The Euro, confidence and consumption will drive European GDP
It has been difficult to filter through the noise of the Greece situation these past few months. But when you stop and have a look at the economic backdrop, things don’t look as bad as some of the alarming headlines might have you believe. Some significant economic headwinds have turned into tailwinds, which will likely drive European growth for the next 18 months.
1. The Euro
In April, the Euro had fallen to its weakest level in 12 years. Today it remains 11% weaker on a nominal effective exchange rate basis compared to its most recent high point in March 2014. The move higher in the US dollar, caused by expectations that the FOMC could hike interest rates in September has been a big factor in the move. Equally important has been the ECBs commitment to maintain quantitative easing until September 2016. With two of the world’s major central banks maintaining opposite monetary policy stances, it is likely that the Euro could continue to weaken over the medium term. At this stage, there is no reason why the US dollar couldn’t reach parity with the Euro.
This weakening represents a significant easing in monetary conditions and would be extremely welcomed by the European Central Bank. A weaker Euro means stronger export growth, an increase in earnings for European companies, stronger labour markets and rising inflation. This is a major advantage the European economy has at the moment.
The periods of January 2010-January 2012 and September 2014-January 2015 show how market thinking on Greece and the peripheral nations has evolved in a relatively short amount of time. Between 2010 and 2012, European sovereign bond yields (and particularly those of peripheral issuers) were highly correlated and absolute yield movements were of a similar magnitude. This is in stark contrast to government bond yield movements more recently, where the market treated Greece as an isolated example and bond yields for other European nations fell. It is not a rash statement to say that bond investors today are much less concerned about the Euro falling apart and have faith in the European authorities and their mission to complete Europe’s Economic and Monetary Union.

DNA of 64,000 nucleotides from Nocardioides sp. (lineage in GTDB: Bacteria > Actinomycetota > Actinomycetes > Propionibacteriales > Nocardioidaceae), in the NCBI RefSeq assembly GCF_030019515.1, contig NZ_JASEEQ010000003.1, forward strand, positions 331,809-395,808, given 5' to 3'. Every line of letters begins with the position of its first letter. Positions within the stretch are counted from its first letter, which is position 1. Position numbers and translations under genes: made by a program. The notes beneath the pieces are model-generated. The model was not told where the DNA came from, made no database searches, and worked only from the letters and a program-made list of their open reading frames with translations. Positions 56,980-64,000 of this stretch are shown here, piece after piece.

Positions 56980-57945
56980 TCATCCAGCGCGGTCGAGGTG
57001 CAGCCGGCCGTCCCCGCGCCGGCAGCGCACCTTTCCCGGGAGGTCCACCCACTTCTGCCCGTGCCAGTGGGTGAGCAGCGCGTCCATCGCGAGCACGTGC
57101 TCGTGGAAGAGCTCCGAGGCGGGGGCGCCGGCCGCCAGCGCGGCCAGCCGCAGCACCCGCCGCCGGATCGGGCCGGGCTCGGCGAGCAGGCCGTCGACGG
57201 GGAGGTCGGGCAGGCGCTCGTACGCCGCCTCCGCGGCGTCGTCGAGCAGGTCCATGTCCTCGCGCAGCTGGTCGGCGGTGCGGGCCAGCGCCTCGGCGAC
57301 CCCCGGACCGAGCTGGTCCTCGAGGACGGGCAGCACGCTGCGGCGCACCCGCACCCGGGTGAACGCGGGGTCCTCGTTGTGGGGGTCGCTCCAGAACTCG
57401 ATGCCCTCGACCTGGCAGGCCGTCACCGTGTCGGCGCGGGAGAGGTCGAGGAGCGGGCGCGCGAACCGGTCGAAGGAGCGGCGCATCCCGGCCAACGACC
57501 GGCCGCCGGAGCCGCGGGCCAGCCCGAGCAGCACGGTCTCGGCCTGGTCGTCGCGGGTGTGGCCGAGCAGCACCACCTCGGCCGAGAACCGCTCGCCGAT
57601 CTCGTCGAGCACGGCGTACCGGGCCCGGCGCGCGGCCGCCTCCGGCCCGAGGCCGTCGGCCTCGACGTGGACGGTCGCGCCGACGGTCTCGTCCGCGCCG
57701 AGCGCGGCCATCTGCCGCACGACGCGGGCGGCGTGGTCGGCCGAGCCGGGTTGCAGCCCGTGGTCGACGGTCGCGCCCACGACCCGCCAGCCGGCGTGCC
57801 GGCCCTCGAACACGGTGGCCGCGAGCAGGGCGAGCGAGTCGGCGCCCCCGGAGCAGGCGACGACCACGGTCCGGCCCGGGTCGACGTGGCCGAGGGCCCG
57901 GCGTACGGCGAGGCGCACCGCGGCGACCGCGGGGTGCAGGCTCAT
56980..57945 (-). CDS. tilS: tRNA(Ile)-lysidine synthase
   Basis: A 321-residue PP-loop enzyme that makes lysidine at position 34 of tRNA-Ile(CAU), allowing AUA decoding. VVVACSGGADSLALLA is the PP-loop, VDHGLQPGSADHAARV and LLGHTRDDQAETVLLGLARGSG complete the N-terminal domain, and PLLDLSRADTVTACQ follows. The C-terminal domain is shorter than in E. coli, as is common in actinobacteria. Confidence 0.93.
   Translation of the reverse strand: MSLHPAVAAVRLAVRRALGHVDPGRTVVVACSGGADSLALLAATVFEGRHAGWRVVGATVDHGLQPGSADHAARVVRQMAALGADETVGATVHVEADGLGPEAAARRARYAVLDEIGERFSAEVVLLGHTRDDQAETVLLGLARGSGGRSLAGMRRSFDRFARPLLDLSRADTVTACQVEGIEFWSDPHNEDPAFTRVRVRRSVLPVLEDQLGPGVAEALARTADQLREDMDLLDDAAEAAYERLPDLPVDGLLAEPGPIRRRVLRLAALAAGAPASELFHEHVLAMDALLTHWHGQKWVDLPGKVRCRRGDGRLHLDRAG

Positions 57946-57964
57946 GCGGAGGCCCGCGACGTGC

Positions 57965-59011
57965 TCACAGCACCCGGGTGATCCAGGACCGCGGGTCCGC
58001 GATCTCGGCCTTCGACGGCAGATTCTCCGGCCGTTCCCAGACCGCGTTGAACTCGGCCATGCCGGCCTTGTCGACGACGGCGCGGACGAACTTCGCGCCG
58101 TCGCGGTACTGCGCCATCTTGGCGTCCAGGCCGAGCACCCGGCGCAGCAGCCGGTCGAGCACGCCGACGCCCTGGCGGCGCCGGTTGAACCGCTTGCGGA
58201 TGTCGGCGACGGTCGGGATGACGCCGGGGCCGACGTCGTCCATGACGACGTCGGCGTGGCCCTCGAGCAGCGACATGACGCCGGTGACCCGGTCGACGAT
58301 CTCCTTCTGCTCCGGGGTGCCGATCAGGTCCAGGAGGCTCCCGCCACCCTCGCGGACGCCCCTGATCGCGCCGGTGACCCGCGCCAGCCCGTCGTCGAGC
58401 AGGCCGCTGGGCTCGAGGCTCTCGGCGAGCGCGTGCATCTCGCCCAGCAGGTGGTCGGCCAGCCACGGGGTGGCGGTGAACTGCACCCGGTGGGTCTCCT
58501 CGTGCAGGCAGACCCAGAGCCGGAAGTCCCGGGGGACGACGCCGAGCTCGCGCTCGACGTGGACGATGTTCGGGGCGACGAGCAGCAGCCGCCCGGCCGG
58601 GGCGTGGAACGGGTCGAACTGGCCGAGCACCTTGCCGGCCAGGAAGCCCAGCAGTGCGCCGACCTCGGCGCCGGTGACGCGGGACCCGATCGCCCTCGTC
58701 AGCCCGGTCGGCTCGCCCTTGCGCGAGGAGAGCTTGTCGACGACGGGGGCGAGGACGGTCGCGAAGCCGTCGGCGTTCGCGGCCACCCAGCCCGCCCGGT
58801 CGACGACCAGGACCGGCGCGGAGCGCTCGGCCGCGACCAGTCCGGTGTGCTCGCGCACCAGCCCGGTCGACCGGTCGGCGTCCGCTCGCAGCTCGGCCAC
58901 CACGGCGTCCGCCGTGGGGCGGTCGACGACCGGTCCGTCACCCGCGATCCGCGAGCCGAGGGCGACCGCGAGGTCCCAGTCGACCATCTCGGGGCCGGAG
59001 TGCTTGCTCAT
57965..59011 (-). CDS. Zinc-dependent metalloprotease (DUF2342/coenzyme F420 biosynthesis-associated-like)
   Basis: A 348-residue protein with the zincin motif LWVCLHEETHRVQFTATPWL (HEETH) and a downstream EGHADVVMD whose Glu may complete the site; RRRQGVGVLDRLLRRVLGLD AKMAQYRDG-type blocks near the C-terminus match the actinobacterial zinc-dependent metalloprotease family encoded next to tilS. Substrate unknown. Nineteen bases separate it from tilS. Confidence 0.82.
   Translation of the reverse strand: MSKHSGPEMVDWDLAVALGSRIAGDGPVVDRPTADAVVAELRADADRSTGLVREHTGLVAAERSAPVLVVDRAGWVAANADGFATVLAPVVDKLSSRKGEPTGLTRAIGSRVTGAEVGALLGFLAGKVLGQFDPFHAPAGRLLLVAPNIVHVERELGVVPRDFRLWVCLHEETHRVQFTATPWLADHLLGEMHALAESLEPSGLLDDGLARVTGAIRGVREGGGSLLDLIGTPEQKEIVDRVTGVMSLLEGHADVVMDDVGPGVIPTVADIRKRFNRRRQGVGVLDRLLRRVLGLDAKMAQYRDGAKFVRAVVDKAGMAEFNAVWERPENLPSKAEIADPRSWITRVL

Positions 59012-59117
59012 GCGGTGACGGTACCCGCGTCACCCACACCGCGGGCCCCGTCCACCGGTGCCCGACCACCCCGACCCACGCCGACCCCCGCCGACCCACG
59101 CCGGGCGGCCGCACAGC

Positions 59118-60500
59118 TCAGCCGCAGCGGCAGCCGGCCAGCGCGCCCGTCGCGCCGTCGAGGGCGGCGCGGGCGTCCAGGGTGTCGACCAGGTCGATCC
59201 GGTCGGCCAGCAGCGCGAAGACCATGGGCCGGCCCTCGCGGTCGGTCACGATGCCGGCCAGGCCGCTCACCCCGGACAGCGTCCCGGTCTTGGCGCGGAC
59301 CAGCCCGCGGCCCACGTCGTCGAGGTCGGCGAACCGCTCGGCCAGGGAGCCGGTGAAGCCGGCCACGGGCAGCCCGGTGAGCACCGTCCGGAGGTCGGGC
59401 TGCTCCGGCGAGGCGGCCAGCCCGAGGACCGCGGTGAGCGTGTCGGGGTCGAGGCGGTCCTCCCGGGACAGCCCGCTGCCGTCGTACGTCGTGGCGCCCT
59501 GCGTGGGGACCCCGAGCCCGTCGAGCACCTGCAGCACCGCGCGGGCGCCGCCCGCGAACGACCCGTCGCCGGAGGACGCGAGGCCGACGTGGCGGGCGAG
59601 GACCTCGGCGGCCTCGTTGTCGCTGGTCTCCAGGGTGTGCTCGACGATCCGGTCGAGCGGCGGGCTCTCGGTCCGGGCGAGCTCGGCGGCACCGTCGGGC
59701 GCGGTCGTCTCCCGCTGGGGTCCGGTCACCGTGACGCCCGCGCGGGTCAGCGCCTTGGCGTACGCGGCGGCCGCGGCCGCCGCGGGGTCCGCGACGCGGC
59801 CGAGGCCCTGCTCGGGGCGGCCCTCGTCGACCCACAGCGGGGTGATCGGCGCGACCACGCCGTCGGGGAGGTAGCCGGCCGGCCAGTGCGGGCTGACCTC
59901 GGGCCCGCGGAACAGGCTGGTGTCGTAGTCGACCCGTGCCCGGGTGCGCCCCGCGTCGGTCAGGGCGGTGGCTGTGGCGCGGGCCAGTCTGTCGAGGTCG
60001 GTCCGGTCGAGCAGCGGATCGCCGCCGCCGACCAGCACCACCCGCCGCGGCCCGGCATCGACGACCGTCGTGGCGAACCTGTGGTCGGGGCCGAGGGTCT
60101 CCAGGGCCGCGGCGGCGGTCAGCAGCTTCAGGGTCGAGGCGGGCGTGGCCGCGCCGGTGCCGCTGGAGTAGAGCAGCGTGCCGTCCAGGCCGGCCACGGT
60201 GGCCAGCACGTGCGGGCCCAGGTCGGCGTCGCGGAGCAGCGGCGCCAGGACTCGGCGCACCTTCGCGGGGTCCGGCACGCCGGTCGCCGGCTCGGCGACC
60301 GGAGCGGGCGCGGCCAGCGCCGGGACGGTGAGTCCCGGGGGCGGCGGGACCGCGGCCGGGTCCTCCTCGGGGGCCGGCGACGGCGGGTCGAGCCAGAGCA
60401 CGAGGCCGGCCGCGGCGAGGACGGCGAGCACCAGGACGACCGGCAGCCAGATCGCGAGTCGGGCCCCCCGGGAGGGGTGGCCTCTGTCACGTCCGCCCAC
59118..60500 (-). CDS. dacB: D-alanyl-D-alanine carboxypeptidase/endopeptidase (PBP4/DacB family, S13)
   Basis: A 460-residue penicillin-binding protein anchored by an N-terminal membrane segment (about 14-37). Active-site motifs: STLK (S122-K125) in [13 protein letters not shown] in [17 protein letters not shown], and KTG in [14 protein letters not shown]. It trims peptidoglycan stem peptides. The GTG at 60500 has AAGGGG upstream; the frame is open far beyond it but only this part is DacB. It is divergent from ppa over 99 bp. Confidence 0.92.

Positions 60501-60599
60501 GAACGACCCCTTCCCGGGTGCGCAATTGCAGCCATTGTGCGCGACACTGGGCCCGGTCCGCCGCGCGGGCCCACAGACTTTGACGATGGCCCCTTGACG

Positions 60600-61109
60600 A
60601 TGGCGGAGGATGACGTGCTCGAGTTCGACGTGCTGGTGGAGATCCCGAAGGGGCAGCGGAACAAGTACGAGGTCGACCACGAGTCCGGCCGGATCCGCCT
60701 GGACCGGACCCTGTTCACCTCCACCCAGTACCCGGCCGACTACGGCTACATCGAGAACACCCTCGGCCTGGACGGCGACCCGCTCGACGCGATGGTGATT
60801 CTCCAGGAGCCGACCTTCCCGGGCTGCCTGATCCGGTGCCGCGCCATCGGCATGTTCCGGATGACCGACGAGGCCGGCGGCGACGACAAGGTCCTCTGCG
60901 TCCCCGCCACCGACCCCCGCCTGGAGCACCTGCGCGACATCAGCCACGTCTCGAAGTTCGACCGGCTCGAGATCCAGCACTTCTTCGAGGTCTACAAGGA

Whilst yields have risen across the Euro area from the lows visited in April, this is likely the result of rising inflation expectations and economic growth rather than a rise in credit risk premia. The stability witnessed in the bond markets for Ireland, Portugal, Spain and Italy is encouraging to households and corporations alike who will be more likely to consume or invest based on a stable outlook. Indeed, we have seen a large number of European companies issuing debt, locking in low interest rates, terming out their debt and looking to invest in growing their operations.
The outlook for the European consumer is undeniably strong. Low interest rates, falling unemployment (the Spanish economy created over 411,000 jobs in Q2 2015, the highest number since 2005), rising household net wealth through higher asset prices, record real wage growth in Germany and the fall in oil prices all bode well for the consumer.
As well as making it easier to borrow, ultra-low interest rates boost asset prices by reducing the discount rate on cash flows from assets, such as dividends and rents. In addition, house prices are on the rise across much of Europe helping to boost household wealth. This is helping to increase the feel-good factor and confidence across Europe, something that is an intended consequence of QE.
Beware those that think the Eurozone project is doomed to failure. As I have argued previously, there are a number of strong arguments in favour of the euro surviving, not least the fact that no country within the European Economic and Monetary Union has left. With all the talk around politics, one thing that is regularly overlooked by markets is the political desire to maintain the euro area and single currency is extremely strong. Of course, there is still a significant amount of work to do in order to achieve a full economic and monetary union and the situation with Greece is not fully resolved. Despite this, the three “C’s” of currency, confidence and consumption will boost the European economy in the short-term and should ensure a self-sustaining economic growth profile for the largest economy in the world.
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